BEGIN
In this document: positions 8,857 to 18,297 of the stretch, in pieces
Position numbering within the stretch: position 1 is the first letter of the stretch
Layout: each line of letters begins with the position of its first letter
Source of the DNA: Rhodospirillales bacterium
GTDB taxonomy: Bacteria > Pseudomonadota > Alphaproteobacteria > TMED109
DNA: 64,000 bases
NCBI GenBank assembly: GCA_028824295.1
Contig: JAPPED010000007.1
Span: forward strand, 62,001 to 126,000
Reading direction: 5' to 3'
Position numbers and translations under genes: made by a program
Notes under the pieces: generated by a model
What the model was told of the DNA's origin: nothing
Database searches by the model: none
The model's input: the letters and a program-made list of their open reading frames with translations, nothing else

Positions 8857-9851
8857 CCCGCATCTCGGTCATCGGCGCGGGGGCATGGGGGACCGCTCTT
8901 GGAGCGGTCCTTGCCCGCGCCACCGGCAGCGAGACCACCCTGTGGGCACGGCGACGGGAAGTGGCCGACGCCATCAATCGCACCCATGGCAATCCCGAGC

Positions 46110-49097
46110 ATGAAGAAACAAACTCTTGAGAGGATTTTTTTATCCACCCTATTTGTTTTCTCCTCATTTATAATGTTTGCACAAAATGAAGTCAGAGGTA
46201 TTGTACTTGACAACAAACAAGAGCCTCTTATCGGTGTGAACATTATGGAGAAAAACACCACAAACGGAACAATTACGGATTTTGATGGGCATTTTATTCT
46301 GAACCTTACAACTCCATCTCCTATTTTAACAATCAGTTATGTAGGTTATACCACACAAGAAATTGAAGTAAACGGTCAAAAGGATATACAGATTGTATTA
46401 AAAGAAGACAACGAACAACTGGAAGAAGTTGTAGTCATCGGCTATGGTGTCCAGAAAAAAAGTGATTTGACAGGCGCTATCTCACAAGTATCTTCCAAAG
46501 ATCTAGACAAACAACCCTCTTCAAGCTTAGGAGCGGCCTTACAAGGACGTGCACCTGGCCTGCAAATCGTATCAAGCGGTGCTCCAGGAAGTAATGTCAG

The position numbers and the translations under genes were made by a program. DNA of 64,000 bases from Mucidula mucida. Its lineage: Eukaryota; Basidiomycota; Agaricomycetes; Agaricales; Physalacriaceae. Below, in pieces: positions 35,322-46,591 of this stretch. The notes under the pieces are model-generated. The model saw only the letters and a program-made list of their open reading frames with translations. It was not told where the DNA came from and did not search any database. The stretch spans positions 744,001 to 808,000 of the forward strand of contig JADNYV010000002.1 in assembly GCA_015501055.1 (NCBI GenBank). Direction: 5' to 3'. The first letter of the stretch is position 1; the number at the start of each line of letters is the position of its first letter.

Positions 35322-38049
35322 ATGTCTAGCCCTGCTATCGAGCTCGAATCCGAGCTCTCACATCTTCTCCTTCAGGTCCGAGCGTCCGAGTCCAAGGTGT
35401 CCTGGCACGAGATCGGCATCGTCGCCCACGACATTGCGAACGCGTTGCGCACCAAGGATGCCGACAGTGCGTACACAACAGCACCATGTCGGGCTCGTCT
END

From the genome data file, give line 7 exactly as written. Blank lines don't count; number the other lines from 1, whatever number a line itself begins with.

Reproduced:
NCBI GenBank assembly: GCA_028824295.1